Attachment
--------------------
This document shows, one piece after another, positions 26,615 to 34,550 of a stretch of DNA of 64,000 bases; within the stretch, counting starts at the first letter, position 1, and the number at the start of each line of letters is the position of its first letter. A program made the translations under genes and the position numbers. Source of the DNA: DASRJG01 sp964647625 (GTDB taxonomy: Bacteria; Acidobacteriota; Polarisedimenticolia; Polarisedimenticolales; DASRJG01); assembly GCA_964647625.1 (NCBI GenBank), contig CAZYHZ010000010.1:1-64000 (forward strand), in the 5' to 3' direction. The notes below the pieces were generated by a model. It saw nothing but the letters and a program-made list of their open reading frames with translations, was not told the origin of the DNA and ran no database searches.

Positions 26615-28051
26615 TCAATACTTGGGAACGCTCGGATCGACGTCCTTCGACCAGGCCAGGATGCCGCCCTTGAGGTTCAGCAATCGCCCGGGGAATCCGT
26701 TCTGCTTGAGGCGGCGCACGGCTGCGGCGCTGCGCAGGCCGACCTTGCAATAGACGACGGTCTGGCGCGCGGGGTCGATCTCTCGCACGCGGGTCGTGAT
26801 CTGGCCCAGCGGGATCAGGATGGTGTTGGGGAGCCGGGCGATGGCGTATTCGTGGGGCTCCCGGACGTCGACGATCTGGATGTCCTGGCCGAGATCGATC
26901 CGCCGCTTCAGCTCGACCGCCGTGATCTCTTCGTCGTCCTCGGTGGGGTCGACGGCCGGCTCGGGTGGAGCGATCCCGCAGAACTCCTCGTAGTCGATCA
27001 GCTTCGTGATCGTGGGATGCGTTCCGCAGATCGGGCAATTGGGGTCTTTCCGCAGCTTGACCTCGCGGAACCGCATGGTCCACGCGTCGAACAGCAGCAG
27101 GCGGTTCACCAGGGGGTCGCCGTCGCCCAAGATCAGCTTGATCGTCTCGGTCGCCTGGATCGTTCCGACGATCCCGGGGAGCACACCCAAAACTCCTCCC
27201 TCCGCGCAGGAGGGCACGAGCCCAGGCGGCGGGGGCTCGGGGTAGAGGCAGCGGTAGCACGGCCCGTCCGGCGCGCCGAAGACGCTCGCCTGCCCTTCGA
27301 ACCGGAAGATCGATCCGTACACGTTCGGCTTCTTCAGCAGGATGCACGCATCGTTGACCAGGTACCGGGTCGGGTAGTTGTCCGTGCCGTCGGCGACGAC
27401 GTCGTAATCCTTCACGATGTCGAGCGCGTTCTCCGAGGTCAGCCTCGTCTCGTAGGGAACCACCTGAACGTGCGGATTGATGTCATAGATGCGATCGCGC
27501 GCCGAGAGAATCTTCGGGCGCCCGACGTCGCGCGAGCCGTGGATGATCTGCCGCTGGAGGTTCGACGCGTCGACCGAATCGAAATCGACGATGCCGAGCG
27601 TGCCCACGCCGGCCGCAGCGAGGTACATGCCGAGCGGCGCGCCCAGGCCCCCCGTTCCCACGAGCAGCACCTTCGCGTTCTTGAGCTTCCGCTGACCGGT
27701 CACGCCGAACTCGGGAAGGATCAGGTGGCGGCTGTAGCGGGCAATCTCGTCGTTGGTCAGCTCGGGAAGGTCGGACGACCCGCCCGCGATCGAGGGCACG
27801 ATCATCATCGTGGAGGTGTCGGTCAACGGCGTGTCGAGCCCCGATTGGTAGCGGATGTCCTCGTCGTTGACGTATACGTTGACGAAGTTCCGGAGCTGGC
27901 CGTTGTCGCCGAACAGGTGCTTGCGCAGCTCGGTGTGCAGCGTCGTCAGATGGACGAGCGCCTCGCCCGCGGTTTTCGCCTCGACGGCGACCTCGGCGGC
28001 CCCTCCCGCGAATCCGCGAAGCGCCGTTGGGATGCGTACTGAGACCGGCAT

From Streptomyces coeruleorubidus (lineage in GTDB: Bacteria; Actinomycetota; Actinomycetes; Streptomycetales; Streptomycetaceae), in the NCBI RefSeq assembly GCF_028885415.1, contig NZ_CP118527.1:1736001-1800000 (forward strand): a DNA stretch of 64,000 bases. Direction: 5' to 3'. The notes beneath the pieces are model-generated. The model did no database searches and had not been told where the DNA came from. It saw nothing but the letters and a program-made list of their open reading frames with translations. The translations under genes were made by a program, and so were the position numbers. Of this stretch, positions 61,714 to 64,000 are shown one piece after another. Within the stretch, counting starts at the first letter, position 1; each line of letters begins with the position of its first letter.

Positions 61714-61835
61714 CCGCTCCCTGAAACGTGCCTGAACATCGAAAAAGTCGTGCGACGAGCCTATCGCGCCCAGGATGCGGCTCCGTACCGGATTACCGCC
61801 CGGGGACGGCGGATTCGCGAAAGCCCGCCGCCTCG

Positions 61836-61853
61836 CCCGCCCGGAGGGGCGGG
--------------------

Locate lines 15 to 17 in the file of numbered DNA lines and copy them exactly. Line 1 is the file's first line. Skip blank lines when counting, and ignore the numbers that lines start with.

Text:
27801 ATCATCATCGTGGAGGTGTCGGTCAACGGCGTGTCGAGCCCCGATTGGTAGCGGATGTCCTCGTCGTTGACGTATACGTTGACGAAGTTCCGGAGCTGGC
27901 CGTTGTCGCCGAACAGGTGCTTGCGCAGCTCGGTGTGCAGCGTCGTCAGATGGACGAGCGCCTCGCCCGCGGTTTTCGCCTCGACGGCGACCTCGGCGGC
28001 CCCTCCCGCGAATCCGCGAAGCGCCGTTGGGATGCGTACTGAGACCGGCAT